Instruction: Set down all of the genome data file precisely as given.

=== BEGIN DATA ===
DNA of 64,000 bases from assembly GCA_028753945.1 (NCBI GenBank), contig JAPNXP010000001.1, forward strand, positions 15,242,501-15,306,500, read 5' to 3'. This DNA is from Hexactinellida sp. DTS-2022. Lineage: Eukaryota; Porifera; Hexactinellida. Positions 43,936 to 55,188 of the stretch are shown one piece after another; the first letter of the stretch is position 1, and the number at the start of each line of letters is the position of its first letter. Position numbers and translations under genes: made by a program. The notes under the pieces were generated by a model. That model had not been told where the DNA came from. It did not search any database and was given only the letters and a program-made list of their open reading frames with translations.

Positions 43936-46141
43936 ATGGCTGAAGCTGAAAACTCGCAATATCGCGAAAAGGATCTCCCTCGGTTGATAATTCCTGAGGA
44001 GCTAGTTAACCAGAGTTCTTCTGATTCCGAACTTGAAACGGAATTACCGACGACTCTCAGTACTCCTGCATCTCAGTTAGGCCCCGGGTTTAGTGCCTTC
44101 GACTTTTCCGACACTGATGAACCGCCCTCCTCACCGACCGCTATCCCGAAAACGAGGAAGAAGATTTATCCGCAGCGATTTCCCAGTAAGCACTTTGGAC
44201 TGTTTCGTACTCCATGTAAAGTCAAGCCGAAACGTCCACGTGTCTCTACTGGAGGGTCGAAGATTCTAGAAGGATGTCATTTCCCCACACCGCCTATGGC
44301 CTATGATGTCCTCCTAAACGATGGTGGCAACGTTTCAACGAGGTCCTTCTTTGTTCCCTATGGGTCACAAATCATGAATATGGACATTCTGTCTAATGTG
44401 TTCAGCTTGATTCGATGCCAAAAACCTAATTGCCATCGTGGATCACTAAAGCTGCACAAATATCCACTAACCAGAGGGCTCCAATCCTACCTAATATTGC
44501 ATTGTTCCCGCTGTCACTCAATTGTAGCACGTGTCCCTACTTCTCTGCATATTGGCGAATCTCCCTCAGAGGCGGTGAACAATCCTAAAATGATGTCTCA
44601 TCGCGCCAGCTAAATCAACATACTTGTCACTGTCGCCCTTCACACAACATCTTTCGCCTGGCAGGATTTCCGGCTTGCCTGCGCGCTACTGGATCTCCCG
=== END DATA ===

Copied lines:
DNA of 64,000 bases from assembly GCA_028753945.1 (NCBI GenBank), contig JAPNXP010000001.1, forward strand, positions 15,242,501-15,306,500, read 5' to 3'. This DNA is from Hexactinellida sp. DTS-2022. Lineage: Eukaryota; Porifera; Hexactinellida. Positions 43,936 to 55,188 of the stretch are shown one piece after another; the first letter of the stretch is position 1, and the number at the start of each line of letters is the position of its first letter. Position numbers and translations under genes: made by a program. The notes under the pieces were generated by a model. That model had not been told where the DNA came from. It did not search any database and was given only the letters and a program-made list of their open reading frames with translations.

Positions 43936-46141
43936 ATGGCTGAAGCTGAAAACTCGCAATATCGCGAAAAGGATCTCCCTCGGTTGATAATTCCTGAGGA
44001 GCTAGTTAACCAGAGTTCTTCTGATTCCGAACTTGAAACGGAATTACCGACGACTCTCAGTACTCCTGCATCTCAGTTAGGCCCCGGGTTTAGTGCCTTC
44101 GACTTTTCCGACACTGATGAACCGCCCTCCTCACCGACCGCTATCCCGAAAACGAGGAAGAAGATTTATCCGCAGCGATTTCCCAGTAAGCACTTTGGAC
44201 TGTTTCGTACTCCATGTAAAGTCAAGCCGAAACGTCCACGTGTCTCTACTGGAGGGTCGAAGATTCTAGAAGGATGTCATTTCCCCACACCGCCTATGGC
44301 CTATGATGTCCTCCTAAACGATGGTGGCAACGTTTCAACGAGGTCCTTCTTTGTTCCCTATGGGTCACAAATCATGAATATGGACATTCTGTCTAATGTG
44401 TTCAGCTTGATTCGATGCCAAAAACCTAATTGCCATCGTGGATCACTAAAGCTGCACAAATATCCACTAACCAGAGGGCTCCAATCCTACCTAATATTGC
44501 ATTGTTCCCGCTGTCACTCAATTGTAGCACGTGTCCCTACTTCTCTGCATATTGGCGAATCTCCCTCAGAGGCGGTGAACAATCCTAAAATGATGTCTCA
44601 TCGCGCCAGCTAAATCAACATACTTGTCACTGTCGCCCTTCACACAACATCTTTCGCCTGGCAGGATTTCCGGCTTGCCTGCGCGCTACTGGATCTCCCG